Oh, look -- is feminism dead? Again? That's what two British papers would have you think. "Farewell to 'predictable, tiresome and dreary' women's studies," read the U.K. Independent’s headline, while the London Times posed a false dichotomy: "Women's studies is about to disappear as an undergraduate degree in the UK. But is it because it is no longer relevant or because it has done its job by putting the issues in the mainstream?"
Or maybe it's that, in fact, women's studies is actually a fairly young and dynamic discipline, one that has given rise to queer studies, men's studies and gender studies, and that these departments are simply being renamed to reflect the field's widening -- not shrinking -- range.
But, of course, that's not nearly as exciting a story, since it doesn't really give journalists a chance to quote the well-known anti-feminist Christina Hoff Summers saying that "British and American societies are no longer patriarchal and oppressive 'male hegemonies'" while claiming in the next paragraph that perhaps, on the other hand, the real problem is that "young women have shied away from studying feminist theory because they would rather opt for degrees that more obviously lead to jobs." Which must be why feminist theory is now studied in departments of literature, sociology, political science and history. And if being a feminist doesn't lead to a job, doesn't that suggest that society is still perhaps just a wee bit patriarchal?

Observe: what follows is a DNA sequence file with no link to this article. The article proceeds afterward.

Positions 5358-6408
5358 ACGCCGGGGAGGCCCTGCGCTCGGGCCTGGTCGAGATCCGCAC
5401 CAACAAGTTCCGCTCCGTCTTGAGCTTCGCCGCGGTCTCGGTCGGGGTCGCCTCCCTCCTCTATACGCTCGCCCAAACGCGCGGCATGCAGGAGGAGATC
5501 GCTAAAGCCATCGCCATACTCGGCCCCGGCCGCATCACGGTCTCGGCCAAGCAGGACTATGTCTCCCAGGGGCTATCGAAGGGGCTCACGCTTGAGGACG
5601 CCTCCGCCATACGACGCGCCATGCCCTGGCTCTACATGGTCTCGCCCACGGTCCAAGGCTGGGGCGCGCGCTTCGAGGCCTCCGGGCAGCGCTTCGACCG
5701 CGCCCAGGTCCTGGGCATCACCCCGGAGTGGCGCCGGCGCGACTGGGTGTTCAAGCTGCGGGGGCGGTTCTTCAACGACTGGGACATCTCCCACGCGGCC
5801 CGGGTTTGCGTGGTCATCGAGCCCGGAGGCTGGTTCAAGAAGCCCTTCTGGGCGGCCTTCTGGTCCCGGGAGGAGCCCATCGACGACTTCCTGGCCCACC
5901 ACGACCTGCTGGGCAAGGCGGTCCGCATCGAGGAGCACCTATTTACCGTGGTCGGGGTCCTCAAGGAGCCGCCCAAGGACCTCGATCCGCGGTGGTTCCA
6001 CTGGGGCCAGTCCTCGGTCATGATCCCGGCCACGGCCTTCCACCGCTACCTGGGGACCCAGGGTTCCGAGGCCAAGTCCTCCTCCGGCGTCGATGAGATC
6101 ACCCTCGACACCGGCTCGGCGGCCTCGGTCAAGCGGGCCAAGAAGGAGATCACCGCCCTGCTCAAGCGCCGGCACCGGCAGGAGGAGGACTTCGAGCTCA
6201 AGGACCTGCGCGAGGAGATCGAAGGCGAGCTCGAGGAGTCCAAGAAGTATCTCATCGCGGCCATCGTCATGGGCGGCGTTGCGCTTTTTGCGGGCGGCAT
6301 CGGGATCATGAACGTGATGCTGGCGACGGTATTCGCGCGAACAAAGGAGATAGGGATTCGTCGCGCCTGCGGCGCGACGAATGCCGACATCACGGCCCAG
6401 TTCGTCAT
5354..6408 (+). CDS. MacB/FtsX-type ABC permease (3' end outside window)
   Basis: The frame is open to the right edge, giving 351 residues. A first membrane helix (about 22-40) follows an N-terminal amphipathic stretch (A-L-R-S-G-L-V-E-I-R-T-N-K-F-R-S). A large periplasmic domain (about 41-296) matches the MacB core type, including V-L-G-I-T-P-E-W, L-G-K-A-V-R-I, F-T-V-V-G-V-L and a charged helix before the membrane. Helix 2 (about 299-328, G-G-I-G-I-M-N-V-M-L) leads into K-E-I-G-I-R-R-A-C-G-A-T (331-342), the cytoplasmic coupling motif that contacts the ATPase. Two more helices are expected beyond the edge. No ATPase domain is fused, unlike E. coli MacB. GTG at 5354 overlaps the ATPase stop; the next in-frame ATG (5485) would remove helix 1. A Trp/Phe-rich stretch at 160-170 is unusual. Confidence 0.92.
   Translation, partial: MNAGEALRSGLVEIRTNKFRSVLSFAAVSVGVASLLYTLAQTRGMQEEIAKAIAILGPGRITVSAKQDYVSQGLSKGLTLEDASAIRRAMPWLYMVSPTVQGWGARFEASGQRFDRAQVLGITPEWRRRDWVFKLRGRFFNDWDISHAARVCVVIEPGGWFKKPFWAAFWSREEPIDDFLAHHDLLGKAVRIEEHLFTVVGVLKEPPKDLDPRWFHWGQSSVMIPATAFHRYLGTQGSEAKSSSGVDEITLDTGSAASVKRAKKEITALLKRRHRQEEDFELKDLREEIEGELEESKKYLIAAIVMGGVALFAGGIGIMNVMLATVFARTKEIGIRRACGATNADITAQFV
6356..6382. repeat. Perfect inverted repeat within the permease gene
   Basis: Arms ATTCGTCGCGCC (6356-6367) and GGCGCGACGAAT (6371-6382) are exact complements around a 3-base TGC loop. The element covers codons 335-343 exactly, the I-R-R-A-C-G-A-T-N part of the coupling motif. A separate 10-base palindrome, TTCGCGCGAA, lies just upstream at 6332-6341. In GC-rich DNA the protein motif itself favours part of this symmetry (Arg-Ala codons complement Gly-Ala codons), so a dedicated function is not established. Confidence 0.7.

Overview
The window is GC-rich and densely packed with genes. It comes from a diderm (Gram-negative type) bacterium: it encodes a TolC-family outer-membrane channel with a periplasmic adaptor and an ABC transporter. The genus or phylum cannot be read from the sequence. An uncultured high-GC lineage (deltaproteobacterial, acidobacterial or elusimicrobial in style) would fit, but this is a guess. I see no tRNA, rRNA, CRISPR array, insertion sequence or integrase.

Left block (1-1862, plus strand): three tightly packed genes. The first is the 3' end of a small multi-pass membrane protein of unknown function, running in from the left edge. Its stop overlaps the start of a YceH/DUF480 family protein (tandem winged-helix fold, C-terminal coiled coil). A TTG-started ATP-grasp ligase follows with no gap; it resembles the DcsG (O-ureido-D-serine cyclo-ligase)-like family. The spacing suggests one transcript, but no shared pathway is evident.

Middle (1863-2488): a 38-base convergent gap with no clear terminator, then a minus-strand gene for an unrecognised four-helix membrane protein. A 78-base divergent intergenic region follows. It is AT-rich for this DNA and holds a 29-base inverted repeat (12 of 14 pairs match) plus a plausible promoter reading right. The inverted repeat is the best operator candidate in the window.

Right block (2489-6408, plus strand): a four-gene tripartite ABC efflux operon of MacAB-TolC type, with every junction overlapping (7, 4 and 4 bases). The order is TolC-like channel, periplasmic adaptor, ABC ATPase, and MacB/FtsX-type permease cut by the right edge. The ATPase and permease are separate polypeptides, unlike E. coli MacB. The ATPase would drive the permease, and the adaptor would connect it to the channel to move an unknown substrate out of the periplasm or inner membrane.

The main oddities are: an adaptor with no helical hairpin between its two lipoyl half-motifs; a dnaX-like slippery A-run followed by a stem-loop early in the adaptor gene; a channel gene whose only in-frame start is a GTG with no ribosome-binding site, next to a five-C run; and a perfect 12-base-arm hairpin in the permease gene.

The Times offers a less polemical explanation: declining enrollments. (Though their reporter, too, quotes Hoff Summers. Note to journalists: E-mail me if you need a quote from an actual feminist about feminist topics, OK?) But their example of a course with only four students doesn't seem to me unusual for a British university. When I studied at the University of Sussex in the late '80s, four wasn't a particularly small size for a seminar: Most of my courses in the still-extant department of English had between three and six students. Sussex, by the way, still has an active Centre for Gender Studies that includes seven possible undergraduate 'modules," or subdisciplines.
I'm quite willing to believe that in the U.K., just as in North America, smaller interdisciplinary departments are under a great deal of pressure from the corporatization of higher education. Which is a real problem, since education isn't, in fact, a business -- nor should it be. But the idea that students are "consumers" and professors are "providing a service" in universities that are supposed to function like diploma mills is a problem that affects the entire university, not just women's studies. The real problem isn't moldy old feminists (as if!): It's old-school anti-intellectualism, trying to reduce the value of education to a simple matter of pounds and pence.